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Joint Commission warns of IT hazards

April 6, 2015
by Richard R. Rogoski
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The Joint Commission has released a Sentinel Event Alert examining the relationship between health information technology (IT) and patient safety.

After analyzing 3,375 sentinel events resulting in permanent harm or death from Jan. 1, 2010, to June 30, 2013, the Joint Commission found that 120 events had health IT contributing factors. As a result, the Joint Commission suggests the following:

  • Identify and report health IT-related hazardous conditions, close calls or instances in which no harm has occurred.

  • If a patient is harmed, involve IT staff members and vendors in the comprehensive systematic analysis of the adverse event.

  • To the extent possible, make health IT safe and free from malfunctions. This includes making sure new technology is properly installed and tested, and proper training is provided to make sure technology is used safely.
Health IT should be used to monitor and improve safety.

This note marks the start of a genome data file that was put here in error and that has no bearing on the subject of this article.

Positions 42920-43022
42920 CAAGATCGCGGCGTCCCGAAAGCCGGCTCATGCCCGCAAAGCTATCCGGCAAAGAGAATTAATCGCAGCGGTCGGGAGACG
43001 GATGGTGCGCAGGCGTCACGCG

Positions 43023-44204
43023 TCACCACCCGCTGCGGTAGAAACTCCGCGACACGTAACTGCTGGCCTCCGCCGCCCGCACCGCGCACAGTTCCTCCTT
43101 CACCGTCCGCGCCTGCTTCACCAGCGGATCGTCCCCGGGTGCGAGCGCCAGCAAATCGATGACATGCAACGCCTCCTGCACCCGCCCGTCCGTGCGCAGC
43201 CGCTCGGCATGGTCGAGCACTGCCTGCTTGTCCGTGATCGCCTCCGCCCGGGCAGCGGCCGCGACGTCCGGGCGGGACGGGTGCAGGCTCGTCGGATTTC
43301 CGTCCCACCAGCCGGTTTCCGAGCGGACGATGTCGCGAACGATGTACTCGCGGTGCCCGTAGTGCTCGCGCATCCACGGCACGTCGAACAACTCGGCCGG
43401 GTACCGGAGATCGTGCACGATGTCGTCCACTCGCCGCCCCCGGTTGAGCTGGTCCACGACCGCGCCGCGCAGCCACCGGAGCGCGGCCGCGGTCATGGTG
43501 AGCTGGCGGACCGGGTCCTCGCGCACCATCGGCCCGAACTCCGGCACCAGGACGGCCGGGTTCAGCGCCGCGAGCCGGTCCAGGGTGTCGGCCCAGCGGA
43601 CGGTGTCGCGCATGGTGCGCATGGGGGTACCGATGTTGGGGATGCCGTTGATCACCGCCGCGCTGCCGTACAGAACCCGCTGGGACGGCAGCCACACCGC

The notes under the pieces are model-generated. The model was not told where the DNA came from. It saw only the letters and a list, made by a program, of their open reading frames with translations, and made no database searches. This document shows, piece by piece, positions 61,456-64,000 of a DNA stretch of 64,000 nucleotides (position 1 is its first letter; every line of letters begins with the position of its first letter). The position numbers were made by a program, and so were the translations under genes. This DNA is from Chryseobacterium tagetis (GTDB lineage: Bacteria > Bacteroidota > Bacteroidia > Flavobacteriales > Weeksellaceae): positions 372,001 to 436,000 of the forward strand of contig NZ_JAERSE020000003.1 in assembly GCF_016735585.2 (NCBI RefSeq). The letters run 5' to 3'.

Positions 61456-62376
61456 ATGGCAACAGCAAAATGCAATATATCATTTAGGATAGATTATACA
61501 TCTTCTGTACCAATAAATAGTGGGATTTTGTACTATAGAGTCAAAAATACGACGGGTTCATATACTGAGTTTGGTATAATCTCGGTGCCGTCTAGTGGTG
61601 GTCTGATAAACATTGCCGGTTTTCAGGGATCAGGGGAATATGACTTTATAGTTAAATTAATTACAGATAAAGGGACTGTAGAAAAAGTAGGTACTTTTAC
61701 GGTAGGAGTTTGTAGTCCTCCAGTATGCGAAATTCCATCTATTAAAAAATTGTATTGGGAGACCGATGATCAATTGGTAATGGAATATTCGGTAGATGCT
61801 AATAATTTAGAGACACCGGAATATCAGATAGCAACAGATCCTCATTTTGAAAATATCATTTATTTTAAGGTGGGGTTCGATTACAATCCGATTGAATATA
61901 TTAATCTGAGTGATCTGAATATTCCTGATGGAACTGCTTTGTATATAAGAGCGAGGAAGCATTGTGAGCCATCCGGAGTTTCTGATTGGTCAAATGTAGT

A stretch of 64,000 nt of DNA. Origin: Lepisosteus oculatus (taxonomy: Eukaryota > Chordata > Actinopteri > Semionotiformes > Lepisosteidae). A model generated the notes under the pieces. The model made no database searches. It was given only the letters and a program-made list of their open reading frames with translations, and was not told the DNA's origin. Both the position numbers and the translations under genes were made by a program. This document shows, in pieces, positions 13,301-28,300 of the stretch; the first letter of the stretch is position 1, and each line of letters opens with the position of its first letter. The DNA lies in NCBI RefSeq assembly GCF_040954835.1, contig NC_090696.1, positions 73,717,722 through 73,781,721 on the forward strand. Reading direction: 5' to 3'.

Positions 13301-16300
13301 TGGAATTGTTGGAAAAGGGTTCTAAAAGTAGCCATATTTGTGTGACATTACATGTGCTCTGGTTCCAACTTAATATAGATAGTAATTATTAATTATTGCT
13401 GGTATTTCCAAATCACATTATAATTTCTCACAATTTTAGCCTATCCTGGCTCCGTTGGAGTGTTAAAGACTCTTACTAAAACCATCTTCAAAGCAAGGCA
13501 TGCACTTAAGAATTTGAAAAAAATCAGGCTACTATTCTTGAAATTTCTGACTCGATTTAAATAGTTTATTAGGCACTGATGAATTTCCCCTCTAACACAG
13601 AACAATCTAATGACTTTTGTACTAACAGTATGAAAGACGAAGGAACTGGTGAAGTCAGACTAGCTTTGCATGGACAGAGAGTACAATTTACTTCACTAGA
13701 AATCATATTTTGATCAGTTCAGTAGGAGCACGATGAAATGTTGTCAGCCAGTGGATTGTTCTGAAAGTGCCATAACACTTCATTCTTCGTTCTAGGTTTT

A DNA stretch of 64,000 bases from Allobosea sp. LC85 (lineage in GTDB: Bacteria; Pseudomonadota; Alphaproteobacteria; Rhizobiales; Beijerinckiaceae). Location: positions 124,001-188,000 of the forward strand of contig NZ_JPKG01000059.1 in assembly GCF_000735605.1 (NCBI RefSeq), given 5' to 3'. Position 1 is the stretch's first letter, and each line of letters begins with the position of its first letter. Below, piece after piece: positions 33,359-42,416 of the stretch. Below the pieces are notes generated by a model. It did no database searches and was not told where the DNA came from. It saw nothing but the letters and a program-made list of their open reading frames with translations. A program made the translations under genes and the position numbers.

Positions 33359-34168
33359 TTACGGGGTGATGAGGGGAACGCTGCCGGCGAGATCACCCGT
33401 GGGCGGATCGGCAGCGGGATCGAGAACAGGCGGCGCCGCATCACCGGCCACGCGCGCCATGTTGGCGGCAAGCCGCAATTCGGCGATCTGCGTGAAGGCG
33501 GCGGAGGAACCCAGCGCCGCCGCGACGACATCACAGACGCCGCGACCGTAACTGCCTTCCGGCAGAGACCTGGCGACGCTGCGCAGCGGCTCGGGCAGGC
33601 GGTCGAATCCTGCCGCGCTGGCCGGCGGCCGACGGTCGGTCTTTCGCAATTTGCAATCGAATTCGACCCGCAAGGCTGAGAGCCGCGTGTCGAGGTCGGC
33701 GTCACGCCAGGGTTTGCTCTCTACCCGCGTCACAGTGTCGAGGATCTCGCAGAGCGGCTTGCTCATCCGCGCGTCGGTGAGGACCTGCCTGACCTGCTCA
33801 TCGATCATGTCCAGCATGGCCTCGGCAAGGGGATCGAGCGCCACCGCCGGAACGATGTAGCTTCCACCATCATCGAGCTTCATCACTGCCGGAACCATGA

• Organization leadership should be fully committed to safe health IT, providing oversight to planning, implementation and evaluation.

"Technology has the potential to produce substantial benefits for health care, but this new alert points to the inherent risks that are also posed by health IT. The alert shows these risks can be averted through strong organizational leadership that emphasizes a culture of safety and continuous process improvement," said Mark R. Chassin, MD, FACP, MPP, MPH, president and CEO of the Joint Commission, in a press release. "When all people within a healthcare organization focus on identifying potential hazards as part of their daily work, then patient safety wins."